What benefits do I get from a .WhosWho domain?
First impressions are the keys to engagement and, in a world of information overload, they remain critical components to establishing a rapport. Whether in an email address block, printed presentation cards or on-screen, .WhosWho addresses don’t vanish into the page as .com addresses can tend to. Instead, it sparks intrigue and interest, and invites questions that open discussions to include your topic of interest.
Words have meanings, and .WhosWho not only conveys the message that you’re no Yahoo, but also very much the opposite. In the early years of the Internet, such iconoclastic positioning was de rigueur at Internet startups burning through cash at the rate of a million dollars a month. The subtleties of language telegraph powerful subliminal messages and, to an online audience that has both matured and become global, .WhosWho alerts the user that something - or someone - is noteworthy.
Bell-bottom jeans were a fad in the 1960s, and the CB radio craze swept America from coast-to-coast in the 1980s. But in its rise to prominence in the everyday lives of billions of people spanning the globe, the internet represents a new world order. Leading online players have built mega-brands with valuations in the hundreds of billions of dollars, fueling their growth by aggregating user content with the enticement of "free" service. With an appreciation of this fundamental change in 21st century communication comes recognition of the inherent value of one's own unique brand, and the prescient embrace domain ownership to build their own portfolios.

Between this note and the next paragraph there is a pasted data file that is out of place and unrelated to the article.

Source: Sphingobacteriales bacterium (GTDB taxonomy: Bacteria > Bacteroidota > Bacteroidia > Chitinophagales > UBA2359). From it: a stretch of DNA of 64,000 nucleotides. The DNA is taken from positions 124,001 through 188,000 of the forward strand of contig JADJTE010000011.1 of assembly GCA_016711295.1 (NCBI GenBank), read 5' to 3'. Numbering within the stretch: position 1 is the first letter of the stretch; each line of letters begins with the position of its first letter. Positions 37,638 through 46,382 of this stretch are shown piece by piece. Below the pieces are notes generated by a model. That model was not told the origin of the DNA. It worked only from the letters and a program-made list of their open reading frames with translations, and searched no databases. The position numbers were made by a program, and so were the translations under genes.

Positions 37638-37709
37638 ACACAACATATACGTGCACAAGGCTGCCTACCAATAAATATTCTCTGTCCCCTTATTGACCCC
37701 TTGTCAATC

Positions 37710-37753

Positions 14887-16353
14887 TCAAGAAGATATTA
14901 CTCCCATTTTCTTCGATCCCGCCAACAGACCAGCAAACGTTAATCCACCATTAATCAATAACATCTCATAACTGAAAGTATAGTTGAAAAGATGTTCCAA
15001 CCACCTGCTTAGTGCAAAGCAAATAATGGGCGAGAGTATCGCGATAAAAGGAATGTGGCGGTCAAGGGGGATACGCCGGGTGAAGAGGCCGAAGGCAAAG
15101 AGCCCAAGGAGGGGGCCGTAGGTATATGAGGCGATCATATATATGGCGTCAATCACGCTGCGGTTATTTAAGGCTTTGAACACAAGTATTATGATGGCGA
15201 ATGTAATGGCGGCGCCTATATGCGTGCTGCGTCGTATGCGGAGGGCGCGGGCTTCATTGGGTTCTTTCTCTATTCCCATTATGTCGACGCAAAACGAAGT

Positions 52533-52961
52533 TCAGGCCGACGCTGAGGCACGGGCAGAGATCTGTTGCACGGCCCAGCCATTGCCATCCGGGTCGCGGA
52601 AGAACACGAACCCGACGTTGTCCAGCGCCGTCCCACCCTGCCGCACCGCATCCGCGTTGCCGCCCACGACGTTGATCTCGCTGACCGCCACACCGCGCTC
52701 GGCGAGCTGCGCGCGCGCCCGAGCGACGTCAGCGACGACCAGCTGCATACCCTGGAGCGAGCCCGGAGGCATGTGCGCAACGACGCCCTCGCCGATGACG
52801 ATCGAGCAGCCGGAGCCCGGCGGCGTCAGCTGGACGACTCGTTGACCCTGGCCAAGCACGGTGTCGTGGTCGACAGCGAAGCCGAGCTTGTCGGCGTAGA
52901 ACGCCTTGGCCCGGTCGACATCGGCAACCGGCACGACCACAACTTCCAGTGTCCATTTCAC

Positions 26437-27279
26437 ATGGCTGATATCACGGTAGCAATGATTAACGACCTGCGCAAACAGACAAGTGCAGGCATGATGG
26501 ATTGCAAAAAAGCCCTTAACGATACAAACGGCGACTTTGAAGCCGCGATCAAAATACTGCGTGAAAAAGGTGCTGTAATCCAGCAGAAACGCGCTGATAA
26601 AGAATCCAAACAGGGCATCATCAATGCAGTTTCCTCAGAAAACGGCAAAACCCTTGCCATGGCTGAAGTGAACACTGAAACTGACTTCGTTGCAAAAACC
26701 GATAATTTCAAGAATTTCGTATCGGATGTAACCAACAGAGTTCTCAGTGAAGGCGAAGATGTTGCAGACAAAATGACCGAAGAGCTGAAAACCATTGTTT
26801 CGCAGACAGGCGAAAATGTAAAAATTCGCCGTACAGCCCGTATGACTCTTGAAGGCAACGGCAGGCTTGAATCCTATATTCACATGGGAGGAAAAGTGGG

Twenty years ago it was understandable for high-achievers dedicated to their callings to have a simple HoTMaiL account for personal use. Today, nothing could be further from the truth and, unless you're prepared to notify everyone of an address change and hope not to lose half of your following, you're inextricably bound to your provider. .WhosWho was created with the unique needs of this cohort in mind. "Free" services ultimately amounted to an investment of time and energy squandered to the providers' benefit. Worst of all, this missed opportunity to accrue a portable following of one's own over extended periods can represent a huge loss, the value of which is telescoped for those at the highest echelons.
Email programs and web browsers covert all domain strings to lowercase, which effectively ignores any capitalization keyed in by the user. So domain owners may choose the mix of UPPERCASE and lowercase letters that best aligns with their branding objectives, whether that's an attention-grabbing ALLCAPS, a mixed case to EnhanceReadability, or as the internet generation prefers, alllower. Launching a business running camel caravans in the Sahara? Go ahead and choose "camel-back" style -- .wHoSwHo -- they all works equivalently when entered into a keyboard or phone.
Online Content – WWW.COMEDY.WHOSWHO | Email: LAUGHS@COMEDY.WHOSWHO
Personal Branding – www.JPSmith.WhosWho | Email: Jack@JPSmith.WhosWho
Next Generation Ideas – concept2025.whoswho | Email: firstname.lastname@example.org
Corporate Loyalty/CRM – www.SevenSeas.WhosWho | Email: SailThe@SevenSeas.WhosWho
Groups & Interests – WARRIORS.WHOSWHO | Email: Alumni@WARRIORS.WHOSWHO